Basic Types of Construction
The scale of geological structure, which is thousands of kilometers, can be identified only by comprehensive analysis of geological and geophysical data and interpretation of remote sensing data, such as the lithospheric plate structure; the small ones, which are measured in millimeters or even micrometers, can be observed only by means of optical microscope or electronic microscope, such as deformation of mineral grains, lattice dislocation, etc. The basic types of geological structure are: horizontal structure, inclined structure, fold structure and fault structure.
1. Horizontal Structure
The original rock stratum is generally horizontal, and it is called horizontal structure if it remains horizontal or nearly horizontal without fold change under the influence of vertical crustal movement. As is common in the red beds of the tertiary system. In the horizontal structure, the new strata are always above the old strata.

2. Inclined Structure
Inclined structure refers to the angle between the strata and the horizontal plane after the structural movement of the strata. Inclined strata are often a wing of a fold, a wall of a fault, or caused by uneven lifting movement.

3. Fold Structure
The bending of rock under lateral compressive stress is called fold. Fold only refers to the single bending of rock stratum, while the continuous bending of rock stratum is called fold. There are two basic types of folds: anticline and syncline. Anticline is the core of the rock relatively old, the two wings of the relatively new fold. Syncline is a relatively new rock layer in the core and an old fold on both wings.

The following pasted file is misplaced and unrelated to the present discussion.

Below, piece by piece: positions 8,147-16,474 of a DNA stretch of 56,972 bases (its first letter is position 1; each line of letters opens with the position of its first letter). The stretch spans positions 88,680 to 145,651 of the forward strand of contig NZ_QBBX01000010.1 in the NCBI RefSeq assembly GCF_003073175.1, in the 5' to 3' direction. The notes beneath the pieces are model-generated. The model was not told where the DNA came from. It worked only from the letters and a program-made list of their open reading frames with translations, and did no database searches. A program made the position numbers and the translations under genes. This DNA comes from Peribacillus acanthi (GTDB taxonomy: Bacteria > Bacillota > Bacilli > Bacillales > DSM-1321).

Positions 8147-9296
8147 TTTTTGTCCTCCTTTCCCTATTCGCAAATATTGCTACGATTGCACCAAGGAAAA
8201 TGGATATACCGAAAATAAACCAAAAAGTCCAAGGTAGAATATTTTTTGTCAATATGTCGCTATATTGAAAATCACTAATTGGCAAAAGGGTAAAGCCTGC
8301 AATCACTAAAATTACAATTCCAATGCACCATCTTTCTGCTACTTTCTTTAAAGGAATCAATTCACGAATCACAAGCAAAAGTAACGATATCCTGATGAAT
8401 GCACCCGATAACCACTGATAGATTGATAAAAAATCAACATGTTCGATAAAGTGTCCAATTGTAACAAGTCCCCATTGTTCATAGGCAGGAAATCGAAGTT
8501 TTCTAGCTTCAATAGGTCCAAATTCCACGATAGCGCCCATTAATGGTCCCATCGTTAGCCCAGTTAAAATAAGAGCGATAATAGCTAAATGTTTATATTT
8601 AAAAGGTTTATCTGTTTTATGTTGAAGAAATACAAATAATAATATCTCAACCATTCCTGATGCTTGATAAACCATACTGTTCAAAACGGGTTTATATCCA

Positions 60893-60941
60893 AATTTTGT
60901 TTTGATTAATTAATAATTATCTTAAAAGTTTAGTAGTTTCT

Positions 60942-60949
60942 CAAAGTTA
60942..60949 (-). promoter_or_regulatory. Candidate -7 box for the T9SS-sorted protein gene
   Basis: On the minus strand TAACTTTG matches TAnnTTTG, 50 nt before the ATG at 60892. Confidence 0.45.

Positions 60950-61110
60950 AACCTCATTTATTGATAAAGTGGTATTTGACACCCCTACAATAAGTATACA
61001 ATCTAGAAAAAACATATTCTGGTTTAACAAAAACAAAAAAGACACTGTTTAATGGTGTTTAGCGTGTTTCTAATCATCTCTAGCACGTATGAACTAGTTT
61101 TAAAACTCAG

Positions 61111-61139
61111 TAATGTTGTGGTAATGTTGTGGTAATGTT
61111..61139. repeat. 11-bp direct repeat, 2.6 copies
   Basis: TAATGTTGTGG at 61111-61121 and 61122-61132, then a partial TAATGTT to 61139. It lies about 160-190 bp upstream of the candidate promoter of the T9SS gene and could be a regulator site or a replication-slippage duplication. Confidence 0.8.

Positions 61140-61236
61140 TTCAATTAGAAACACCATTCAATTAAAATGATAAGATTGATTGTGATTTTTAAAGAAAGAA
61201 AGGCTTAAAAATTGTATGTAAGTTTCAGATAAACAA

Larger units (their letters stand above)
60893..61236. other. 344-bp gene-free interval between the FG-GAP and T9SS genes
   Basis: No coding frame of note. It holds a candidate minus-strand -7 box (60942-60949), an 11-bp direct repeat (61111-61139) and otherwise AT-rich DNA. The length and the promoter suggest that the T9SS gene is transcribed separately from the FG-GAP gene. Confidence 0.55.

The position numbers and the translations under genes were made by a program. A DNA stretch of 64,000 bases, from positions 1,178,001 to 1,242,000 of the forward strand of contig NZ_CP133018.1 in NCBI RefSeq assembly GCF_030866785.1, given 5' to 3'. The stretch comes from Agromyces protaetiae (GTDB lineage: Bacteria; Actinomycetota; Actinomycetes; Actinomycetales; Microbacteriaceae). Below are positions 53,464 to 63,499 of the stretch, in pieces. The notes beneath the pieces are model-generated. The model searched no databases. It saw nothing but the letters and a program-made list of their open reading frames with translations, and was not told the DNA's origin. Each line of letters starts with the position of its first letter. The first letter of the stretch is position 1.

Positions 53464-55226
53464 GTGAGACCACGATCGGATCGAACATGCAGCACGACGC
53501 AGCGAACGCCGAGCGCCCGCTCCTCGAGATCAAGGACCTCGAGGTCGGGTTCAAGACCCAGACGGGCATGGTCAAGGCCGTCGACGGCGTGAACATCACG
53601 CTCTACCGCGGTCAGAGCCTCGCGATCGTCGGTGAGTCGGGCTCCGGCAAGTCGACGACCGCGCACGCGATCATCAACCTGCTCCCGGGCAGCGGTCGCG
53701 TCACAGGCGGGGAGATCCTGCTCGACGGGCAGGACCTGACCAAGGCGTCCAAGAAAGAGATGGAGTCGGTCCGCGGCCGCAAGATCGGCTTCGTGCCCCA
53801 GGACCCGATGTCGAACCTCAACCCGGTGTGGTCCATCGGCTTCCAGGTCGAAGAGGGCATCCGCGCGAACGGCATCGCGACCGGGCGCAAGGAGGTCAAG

4、 Fault Structure
When the stress exceeds a certain strength, the rock will break, even dislocation along the fracture surface, which will destroy the continuity and integrity of the rock stratum. It is called fracture structure. There are two types of fault structures: joint and fault according to whether the rock on both sides of the fault has obvious sliding.
Joint refers to the fracture structure without significant displacement after rock fracture; fault refers to the fracture structure with large displacement along the fracture surface of rock stratum or rock mass. The elements of faults include: fault plane, fault line, fault plate and fault distance. According to the relationship between the relative movement of the two fault walls, the fault types can be divided into normal fault, reverse fault, horizontal thrust fault, hub fault, etc.

Primary Structure and Secondary Structure
According to the time sequence of structural formation, geological structures can be divided into primary structure and secondary structure, and secondary structure is the main object of structural geology.
Primary Structure: